How Information Matters examines the ways a network of state and local governments and nonprofit organizations can enhance the capacity for successful policy change by public administrators. Hale examines drug courts, programs that typify the highly networked, collaborative environment of public administrators today. These “special dockets” implement justice but also drug treatment, case management, drug testing, and incentive programs for non-violent offenders in lieu of jail time. In a study that spans more than two decades, Hale shows ways organizations within the network act to champion, challenge, and support policy innovations over time. Her description of interactions between courts, administrative agencies, and national organizations highlight the evolution of collaborative governance in the state and local arena, with vignettes that share specific experiences across six states (Alabama, Florida, Georgia, Indiana, Missouri, and Tennessee) and ways that they acquired knowledge from the network to make decisions.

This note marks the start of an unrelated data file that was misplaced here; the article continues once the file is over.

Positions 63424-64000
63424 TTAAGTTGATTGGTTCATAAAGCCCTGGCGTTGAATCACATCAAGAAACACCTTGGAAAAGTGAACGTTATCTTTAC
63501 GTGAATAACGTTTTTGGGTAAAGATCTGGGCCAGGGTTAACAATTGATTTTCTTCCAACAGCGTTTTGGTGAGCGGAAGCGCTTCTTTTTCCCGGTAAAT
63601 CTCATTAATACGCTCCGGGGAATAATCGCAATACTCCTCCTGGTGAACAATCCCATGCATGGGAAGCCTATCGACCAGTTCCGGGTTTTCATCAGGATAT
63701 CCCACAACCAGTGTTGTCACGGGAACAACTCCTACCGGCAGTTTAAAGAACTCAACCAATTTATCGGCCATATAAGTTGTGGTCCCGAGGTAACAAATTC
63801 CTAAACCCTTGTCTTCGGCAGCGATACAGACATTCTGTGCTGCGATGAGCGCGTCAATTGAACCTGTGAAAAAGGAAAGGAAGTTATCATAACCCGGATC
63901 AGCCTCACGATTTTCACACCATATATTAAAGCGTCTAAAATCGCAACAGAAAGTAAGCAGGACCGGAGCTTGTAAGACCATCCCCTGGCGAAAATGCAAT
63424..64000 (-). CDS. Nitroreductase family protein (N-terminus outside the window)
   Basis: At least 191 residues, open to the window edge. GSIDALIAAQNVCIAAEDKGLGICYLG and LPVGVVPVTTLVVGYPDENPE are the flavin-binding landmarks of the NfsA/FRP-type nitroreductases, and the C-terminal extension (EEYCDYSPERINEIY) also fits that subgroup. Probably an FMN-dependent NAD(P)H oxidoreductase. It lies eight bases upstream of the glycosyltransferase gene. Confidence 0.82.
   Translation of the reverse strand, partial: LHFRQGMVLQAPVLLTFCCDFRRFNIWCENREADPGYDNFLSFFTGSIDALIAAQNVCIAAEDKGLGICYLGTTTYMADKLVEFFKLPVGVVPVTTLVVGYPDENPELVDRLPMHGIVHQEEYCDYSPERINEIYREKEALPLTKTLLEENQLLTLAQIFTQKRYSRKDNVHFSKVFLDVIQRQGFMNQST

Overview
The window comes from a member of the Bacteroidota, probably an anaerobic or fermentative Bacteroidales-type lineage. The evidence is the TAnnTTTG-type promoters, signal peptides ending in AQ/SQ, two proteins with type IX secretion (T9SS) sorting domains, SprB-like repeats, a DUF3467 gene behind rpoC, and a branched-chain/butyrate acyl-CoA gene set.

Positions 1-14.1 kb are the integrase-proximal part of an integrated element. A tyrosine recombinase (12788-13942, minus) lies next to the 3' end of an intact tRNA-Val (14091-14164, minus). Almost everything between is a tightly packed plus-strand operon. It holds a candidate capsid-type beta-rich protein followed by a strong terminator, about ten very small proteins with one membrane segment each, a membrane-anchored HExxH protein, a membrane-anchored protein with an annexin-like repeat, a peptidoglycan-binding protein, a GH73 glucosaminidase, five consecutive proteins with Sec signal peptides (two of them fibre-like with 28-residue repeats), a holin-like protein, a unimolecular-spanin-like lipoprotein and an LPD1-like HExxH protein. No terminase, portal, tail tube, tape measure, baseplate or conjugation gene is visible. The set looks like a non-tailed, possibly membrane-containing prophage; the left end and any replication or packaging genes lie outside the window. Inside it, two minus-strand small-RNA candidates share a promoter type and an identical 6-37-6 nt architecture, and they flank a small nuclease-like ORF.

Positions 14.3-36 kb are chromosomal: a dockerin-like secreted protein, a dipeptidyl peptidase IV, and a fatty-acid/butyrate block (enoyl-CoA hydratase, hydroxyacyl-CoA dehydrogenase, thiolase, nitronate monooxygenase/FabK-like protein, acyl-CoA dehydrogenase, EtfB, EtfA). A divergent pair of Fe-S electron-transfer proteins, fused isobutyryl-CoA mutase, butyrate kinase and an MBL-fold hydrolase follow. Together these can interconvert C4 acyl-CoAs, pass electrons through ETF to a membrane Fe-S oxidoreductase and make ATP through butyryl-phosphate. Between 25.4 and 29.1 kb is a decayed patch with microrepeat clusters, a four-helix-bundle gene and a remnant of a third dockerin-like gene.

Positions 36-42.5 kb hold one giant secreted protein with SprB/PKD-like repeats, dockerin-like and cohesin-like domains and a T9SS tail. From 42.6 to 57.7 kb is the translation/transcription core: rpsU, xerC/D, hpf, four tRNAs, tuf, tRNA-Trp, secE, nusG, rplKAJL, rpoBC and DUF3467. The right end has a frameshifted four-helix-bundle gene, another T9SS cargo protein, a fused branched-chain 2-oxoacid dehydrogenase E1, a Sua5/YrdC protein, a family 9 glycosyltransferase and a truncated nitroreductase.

How Information Matters offers valuable insight into successful ways for collaboration and capacity building. It will be of special interest to public administrators or policymakers who wish to identify ways to improve their own programs’ performance.
In Mimesis Across Empires, Natasha Eaton examines the interactions, attachments, and crossings between the visual cultures of the Mughal and British Empires during the formative period of British imperial rule in India. Eaton explores how the aesthetics of Mughal "vernacular" art and British "realist" art mutually informed one another to create a hybrid visual economy. By tracing the exchange of objects and ideas—between Mughal artists and British collectors, British artists and Indian subjects, and Indian elites and British artists—she shows how Mughal artists influenced British conceptions of their art, their empire, and themselves, even as European art gave Indian painters a new visual vocabulary with which to critique colonial politics and aesthetics. By placing her analysis of visual culture in relation to other cultural encounters—ethnographic, legislative, diplomatic—Eaton uncovers deeper intimacies and hostilities between the colonizer and the colonized, linking artistic mimesis to the larger colonial project in India.
Networks and Markets
James E. Rauch Russell Sage Foundation, 2001 Library of Congress HM548.N48 2001 | Dewey Decimal 306.3